For the US, this miserable management of government finances and the economy really only dates back to the 1970s. Before then, even if hadn't heard of John Maynard Keynes, actually did pretty much follow the idea of counter-cyclical spending. The US was born in debt (revolutions are expensive), but mostly paid down the debt in good times, and ratched it up in bad times (war and economic depressions). Only under Andrew Jackson did the US eliminate the debt completelly (his one virtue as President). He was from frontier farming stock, who regarded having debt as an abomination.
warriorsavant: (White Lion - Jabulani)
I don't really like shaving. Not sure why. Many men seem to, but to me it's just one more thing that has to get done. I once considered lasering the hair, at least on my neck, but that hurts. I also once, as favor to an ex-, tried "manscaping," specifically waxing my chest. I have a fairly noticeable pelt (there seems to be a generational divide on men's body hair somewhere in the 40's right now). The esthetician didn't trim the hair first. Did two strips. I bounced off the ceiling and quit there. Yeah, I'm a wuss. Another reason I don't have tattoos (although do have a most lovely skull earring). BTW, years ago, a friend of mine was a Philosophy major (for his sake, I hope minored in making coffee or driving taxis or some other useful skill), with an concentration on Esthetics. Was thrilled when first went job hunting at how many positions were open for estheticians - had a rude awakening.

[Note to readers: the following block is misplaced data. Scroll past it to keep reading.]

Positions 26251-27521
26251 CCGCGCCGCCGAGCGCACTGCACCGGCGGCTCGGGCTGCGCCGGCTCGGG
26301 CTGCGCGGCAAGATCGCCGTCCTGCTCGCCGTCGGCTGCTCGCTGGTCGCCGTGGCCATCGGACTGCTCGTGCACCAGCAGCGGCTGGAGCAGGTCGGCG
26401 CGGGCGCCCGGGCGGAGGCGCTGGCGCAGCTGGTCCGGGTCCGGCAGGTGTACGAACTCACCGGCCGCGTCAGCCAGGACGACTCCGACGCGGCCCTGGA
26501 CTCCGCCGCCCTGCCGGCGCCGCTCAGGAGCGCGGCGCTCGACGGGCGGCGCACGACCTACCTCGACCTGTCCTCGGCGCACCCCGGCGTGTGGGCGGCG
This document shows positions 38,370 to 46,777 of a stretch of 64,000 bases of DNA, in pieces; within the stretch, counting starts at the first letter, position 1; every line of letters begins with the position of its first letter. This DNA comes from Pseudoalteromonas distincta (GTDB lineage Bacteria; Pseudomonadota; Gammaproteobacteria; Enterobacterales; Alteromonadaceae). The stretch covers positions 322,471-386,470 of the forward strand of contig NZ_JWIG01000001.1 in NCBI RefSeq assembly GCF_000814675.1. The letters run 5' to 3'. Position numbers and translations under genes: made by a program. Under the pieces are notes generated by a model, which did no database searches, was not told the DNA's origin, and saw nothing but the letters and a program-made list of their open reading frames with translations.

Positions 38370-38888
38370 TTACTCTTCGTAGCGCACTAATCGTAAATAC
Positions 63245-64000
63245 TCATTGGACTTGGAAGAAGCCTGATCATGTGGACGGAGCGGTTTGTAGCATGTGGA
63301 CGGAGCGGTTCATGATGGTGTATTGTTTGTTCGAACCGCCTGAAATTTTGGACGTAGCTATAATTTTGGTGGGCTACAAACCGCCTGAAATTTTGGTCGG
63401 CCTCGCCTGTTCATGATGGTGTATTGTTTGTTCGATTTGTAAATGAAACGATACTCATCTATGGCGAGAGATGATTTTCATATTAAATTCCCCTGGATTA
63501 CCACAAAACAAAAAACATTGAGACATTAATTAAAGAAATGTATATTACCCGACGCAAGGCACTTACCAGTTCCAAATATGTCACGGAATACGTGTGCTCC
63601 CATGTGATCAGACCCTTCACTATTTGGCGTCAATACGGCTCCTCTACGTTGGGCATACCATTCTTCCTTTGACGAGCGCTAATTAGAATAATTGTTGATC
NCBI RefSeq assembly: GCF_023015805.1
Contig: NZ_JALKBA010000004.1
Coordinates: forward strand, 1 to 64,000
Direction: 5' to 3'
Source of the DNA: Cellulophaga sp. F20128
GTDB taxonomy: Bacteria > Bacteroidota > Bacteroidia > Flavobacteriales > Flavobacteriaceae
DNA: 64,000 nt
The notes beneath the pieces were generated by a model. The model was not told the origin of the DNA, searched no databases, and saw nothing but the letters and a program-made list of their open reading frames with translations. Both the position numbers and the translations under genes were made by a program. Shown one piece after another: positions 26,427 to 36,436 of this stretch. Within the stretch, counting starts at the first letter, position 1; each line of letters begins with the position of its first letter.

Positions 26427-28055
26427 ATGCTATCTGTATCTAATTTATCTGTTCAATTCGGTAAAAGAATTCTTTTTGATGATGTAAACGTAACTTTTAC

I digress. Anyhow I mostly shave with an electric razor; it's just easier. However since I don't like shaving, I usually don't on weekends/vacations, and electrics don't do well on a 2-, 3-, or more-day growth of beard, so then I use a blade. As a further aside, when I was a kid, and read Jack London novels, I couldn't understand how anyone could fight with a razor. I'd knew they didn't mean electric razors, but had never seen a straight razor, and couldn't figure out how one could attack someone with a safety razor. When I later figured out what a straight razor was, I wanted to try shaving with one, and my father sensibly pointed out that I'd probably cut my own throat. Common sense warred with pride, and considering how much I manage to hurt myself on far more innocuous objects (I swear that paperclip was a terrorist agent), I backed off on the shaving thing. I have once or twice had a barber shave me with a razor. The first time was on a street corner in Pakistan. I was both scary and luxurious.

(Yeah, that digression thing happened again. This was all going to be 1-2 sentances in a post of miscellaneous stuff.) When I started shaving, safety razors had a single blade. Then two-track razors came out, and the technology race was on. Now standard razors come with 5 parallel blades, which really do a better job of shaving. And are also pricey, and they keep changing the design, so you have to keep buying different handles, which adds to the price. I had about 3 handles lying around that you can't get blades for anymore. Along comes Harry's. Mail order blades (and accessories), for cheaper than the name brands, and even the house brand knock-offs on those brands. Tried one. In fact, did a side-by-side comparison with Gillette Fusion, and they shave the same, with Harry's having a more comfortable handle. The only annoying thing is that they ask you a bunch of questions before you can place the initial order "to serve you better." Yeah right, you data-collecting, butt-wipes. I generally answer those things randomly, so no real harm done, and it is a good razor for less money.